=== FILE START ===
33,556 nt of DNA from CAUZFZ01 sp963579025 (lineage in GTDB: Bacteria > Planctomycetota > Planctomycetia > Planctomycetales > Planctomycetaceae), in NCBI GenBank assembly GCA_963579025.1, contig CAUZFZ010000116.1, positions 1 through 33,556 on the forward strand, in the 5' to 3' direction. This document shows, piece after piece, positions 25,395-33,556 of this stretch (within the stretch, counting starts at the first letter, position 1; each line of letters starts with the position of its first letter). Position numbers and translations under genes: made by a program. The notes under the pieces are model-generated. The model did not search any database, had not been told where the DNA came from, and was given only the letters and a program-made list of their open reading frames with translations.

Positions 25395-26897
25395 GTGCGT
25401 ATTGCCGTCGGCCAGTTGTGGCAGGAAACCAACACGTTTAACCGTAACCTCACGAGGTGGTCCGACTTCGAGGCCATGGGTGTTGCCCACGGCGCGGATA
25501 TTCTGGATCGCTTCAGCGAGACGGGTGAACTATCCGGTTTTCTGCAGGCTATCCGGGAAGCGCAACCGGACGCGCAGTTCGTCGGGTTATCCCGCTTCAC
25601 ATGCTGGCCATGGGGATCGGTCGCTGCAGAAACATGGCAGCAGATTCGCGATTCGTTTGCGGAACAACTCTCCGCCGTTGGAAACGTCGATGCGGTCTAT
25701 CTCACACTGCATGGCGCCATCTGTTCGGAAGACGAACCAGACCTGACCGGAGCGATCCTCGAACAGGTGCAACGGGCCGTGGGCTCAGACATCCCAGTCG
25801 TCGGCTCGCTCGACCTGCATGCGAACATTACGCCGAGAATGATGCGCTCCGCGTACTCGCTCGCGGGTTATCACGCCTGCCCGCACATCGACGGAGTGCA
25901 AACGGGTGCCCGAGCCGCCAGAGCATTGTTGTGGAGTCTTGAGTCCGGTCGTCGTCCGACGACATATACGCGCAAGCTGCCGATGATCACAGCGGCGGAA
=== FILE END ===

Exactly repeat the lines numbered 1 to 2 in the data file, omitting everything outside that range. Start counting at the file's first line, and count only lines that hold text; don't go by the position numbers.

33,556 nt of DNA from CAUZFZ01 sp963579025 (lineage in GTDB: Bacteria > Planctomycetota > Planctomycetia > Planctomycetales > Planctomycetaceae), in NCBI GenBank assembly GCA_963579025.1, contig CAUZFZ010000116.1, positions 1 through 33,556 on the forward strand, in the 5' to 3' direction. This document shows, piece after piece, positions 25,395-33,556 of this stretch (within the stretch, counting starts at the first letter, position 1; each line of letters starts with the position of its first letter). Position numbers and translations under genes: made by a program. The notes under the pieces are model-generated. The model did not search any database, had not been told where the DNA came from, and was given only the letters and a program-made list of their open reading frames with translations.

Positions 25395-26897